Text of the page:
Home » Bones Of Love, Stories of Old Hawaii by Uldra Johnson
Bones Of Love, Stories of Old Hawaii Uldra Johnson

Bones Of Love, Stories of Old Hawaii

Uldra Johnson

Published March 30th 2011
ISBN :
ebook
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 About the Book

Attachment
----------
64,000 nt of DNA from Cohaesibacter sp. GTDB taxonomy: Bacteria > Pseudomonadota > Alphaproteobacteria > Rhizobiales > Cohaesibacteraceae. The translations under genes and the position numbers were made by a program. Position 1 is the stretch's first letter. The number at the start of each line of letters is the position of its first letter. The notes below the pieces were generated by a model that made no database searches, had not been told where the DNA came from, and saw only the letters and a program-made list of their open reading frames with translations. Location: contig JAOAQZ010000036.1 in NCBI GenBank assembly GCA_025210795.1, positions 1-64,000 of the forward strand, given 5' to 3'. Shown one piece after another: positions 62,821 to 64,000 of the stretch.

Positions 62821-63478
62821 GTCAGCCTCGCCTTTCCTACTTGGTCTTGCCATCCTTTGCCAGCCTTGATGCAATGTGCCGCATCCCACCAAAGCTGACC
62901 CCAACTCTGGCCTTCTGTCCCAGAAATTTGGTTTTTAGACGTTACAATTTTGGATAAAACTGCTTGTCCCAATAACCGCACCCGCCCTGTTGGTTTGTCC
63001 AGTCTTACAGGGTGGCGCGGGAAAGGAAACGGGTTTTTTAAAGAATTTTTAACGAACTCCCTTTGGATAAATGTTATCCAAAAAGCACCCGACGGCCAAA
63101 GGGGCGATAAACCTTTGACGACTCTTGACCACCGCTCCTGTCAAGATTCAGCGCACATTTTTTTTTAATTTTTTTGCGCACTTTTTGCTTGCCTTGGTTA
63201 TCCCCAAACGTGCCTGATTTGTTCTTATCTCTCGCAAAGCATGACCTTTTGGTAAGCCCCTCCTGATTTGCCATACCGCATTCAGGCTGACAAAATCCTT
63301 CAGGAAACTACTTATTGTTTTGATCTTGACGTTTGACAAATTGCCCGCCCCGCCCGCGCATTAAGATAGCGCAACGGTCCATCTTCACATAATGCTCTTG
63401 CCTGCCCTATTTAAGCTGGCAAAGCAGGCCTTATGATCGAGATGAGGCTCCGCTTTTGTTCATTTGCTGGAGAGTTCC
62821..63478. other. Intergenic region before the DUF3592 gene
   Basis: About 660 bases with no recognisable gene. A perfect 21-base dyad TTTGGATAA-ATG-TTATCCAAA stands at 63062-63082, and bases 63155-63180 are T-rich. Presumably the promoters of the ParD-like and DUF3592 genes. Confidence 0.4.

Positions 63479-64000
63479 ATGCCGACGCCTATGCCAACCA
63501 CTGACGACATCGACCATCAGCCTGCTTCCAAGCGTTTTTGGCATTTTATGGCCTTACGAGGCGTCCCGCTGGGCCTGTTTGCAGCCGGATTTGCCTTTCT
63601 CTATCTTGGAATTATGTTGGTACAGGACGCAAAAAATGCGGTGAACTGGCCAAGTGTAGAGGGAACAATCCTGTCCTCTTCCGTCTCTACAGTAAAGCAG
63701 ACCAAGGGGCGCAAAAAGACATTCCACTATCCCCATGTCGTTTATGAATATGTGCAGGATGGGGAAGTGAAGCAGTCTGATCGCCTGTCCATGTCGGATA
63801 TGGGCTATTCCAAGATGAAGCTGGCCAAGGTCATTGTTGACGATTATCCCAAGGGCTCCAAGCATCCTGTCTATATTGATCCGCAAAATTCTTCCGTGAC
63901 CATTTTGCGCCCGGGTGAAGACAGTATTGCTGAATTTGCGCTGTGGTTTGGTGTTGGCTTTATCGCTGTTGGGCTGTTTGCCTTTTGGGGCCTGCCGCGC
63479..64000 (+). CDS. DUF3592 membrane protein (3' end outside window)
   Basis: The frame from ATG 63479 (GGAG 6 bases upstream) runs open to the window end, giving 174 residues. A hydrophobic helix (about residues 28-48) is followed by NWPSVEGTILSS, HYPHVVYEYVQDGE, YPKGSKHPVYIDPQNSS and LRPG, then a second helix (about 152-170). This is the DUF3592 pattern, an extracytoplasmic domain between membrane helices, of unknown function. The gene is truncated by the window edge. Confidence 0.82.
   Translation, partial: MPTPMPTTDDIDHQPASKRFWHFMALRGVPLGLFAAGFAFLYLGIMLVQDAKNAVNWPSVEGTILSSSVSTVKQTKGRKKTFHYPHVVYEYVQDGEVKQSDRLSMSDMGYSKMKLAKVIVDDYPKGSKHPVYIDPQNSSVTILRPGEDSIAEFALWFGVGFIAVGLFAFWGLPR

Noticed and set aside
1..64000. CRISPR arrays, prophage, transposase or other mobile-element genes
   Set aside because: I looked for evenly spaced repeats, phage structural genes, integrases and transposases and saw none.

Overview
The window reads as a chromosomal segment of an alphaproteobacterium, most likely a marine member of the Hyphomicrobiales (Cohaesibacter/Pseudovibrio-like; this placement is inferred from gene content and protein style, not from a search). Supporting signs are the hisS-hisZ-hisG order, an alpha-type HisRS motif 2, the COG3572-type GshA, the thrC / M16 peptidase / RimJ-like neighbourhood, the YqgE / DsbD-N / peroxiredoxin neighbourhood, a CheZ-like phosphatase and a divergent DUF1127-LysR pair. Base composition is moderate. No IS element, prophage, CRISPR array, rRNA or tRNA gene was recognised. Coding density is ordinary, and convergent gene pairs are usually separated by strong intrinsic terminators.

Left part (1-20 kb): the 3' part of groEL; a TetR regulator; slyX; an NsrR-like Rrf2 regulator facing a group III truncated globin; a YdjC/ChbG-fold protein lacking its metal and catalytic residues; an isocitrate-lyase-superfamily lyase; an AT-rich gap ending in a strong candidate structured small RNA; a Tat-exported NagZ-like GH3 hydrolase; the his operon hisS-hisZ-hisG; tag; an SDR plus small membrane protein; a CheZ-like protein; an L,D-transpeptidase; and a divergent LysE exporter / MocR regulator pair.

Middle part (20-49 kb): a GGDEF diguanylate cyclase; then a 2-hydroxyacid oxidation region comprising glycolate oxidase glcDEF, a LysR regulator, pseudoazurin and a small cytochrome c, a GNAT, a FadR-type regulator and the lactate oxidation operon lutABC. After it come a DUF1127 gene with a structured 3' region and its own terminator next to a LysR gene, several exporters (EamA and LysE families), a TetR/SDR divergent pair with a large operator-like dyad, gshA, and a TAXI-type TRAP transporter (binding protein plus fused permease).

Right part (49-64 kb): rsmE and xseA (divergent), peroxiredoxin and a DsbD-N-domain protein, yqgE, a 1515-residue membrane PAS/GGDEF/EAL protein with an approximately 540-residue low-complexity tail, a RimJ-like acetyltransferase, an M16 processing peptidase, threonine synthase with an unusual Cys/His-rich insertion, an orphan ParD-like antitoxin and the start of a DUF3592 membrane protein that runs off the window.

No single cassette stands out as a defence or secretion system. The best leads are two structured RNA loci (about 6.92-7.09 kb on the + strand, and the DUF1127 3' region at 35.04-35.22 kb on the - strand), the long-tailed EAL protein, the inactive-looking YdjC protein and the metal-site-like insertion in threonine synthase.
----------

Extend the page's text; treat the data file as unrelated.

For the old Hawaiians, love and bones were intimately intertwined.Bones, one’s last surviving material expression, possessed mana—one’s bones mattered more than life itself. If one were loved, one’s bones were lovingly cleaned, polished and hidden.MoreFor the old Hawaiians, love and bones were intimately intertwined.Bones, one’s last surviving material expression, possessed mana—one’s bones mattered more than life itself. If one were loved, one’s bones were lovingly cleaned, polished and hidden. Down through the generations, one’s bones would be respected and honored, sometimes, even deified.Love was the surviving spiritual expression of who one was—how much love was there, or wasn’t there, when the bones were laid bare, is what ultimately mattered, in the most final sense. On the other hand, if one were unloved, or an enemy got to one’s bones, they would ignominiously be whittled into fishhooks to be gnawed on by creatures of the deep or arrowheads with which to shoot despised rats.The respected chronicler of Hawaiian culture, Mary Kawena Pukui, once said that, in Hawaii, unrequited love makes the best stories- hence, most of the old Polynesian legends and myths are tragic in nature. Aptly then, six of the stories in Bones of Love are tragic, though they each express elements of love’s sublimity- the seventh, the title story, is the eternal tale, Hawaiian style, of how ultimately, true love triumphs over tragedy.Woven of bones and love, here are seven beautifully provocative, sometimes strangely disturbing, stories of a sadly vanquished culture and how it loved —“The Bird Catcher,” “House of Bones,” “Warrior Woman,” “Broken Vow,” “Where Has He Gone?,” “Bones of Love,” and “Thigh Bone.”